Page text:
October 01, 2013


I couldn't have known that "cancer" would become this year's theme. After Ann's death, I took a break from writing here while life swept me up in it's living: I moved in with my girlfriend over the summer, got  a new Catholic community up and running with friends , and this last month, discovered that I too had cancer.

Mysteriously, I was compelled to reach for a book on my bookshelf a couple of months ago — one that had been in my family for many years and was written in the 1900s about natural healing. The book fell open to page about thyroid disorders. I mockingly said to my girlfriend across the room, "what the heck is a goiter anyway? Who even gets those anymore," not knowing a thing about them. Days later, I would find myself in the hospital for an unrelated mysterious pain (that just as mysteriously vanished completely) and at the beginning of a journey that would eventually lead me to a biopsy, surgery, and eventually a diagnosis of papillary carcinoma of the thyroid.

Only after my first surgery to remove half of my thyroid, did I learn that my grandmother had her thyroid removed as well, though it's unclear whether or not she had thyroid cancer. She was somewhat private about her medical history, and took this information with her to the grave. I'm hoping I can learn something from her journals which were left behind. Was she sending me a message from beyond?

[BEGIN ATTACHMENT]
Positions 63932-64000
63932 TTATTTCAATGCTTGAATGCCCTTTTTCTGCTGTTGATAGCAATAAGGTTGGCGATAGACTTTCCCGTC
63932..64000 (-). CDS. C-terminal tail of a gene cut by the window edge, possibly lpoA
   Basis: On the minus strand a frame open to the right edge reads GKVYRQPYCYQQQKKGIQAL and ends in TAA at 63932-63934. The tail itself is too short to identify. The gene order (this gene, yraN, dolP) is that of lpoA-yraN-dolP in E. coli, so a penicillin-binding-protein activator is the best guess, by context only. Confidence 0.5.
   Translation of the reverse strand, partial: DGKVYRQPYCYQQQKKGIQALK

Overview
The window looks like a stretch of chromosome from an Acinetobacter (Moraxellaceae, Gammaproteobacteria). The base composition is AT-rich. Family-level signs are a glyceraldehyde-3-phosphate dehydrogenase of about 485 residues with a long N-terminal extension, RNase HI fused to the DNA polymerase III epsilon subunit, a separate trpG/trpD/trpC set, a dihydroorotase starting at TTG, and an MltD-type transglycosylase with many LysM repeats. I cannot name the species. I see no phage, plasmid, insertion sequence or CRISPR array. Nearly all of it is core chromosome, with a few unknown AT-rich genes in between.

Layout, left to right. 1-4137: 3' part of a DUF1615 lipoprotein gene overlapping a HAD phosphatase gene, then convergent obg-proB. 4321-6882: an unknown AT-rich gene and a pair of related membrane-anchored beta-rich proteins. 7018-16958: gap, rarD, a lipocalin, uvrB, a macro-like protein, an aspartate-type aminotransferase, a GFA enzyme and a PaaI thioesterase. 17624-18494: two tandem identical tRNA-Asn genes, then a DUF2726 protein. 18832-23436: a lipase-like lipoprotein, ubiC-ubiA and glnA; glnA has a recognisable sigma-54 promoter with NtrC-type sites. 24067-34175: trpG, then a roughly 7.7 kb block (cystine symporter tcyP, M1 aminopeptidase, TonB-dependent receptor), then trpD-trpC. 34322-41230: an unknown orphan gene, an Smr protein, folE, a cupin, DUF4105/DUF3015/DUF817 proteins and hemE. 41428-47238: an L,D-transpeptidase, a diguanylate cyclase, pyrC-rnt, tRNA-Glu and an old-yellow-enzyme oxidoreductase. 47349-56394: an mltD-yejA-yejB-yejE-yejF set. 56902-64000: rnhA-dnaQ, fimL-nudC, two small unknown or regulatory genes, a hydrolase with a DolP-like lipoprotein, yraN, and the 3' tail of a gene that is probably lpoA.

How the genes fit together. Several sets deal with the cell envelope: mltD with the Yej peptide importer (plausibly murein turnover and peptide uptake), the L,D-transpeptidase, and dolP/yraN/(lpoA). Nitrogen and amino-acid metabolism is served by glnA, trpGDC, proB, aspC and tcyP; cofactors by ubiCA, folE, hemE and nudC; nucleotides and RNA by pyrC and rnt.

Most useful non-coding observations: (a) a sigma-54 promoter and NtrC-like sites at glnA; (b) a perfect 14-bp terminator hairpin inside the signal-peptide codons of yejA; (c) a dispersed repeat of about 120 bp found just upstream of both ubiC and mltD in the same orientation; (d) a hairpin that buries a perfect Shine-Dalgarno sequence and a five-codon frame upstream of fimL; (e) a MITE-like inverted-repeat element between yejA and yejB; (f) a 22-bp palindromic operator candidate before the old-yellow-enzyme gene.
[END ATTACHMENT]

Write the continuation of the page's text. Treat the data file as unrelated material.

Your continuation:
This is a highly treatable form of cancer, and it highly likely that I'm going to make a full recovery. But this is not a "good" cancer, as some have said to me. No cancer is good. I realize that people need to made some sort of sense of things and come to an understanding that I will eventually be ok, that I'm not going to die from this. At the same time, it's important not to minimize my suffering and dismiss it as "no big deal," because it will not result in my death!

I'm trying hard to be generous and understanding, because I know that people struggle with the right thing to say. I've had to laugh about a lot of it. Many times I've been told how wise, strong, or "more awesome" I'll be after beating cancer. Frankly, I'm perfectly happy with the level of "wisdom" I've achieved pre-cancer! As if only more suffering can make us truly "wise."

What I've struggled with more are the friends who've backed away completely. The friends I've heard nothing at all from and the friendships I've misjudged. It's true, that you find out who your friends really are when you're going through something difficult. My best friend flew in from California to be with me during surgery, and nursed me for several days afterward. Other people that I thought would be there for me have all but vanished from my life. I am trying to be generous with those friends too, and let them go without any anger. I certainly can't afford emotions like that now.

While I'm off work recovering from surgery, I'm already gearing up for my next surgery — to remove the rest of my thyroid tissue. After that, there will be cancer treatment and hormone replacements. One day at a time, with grace and patience.

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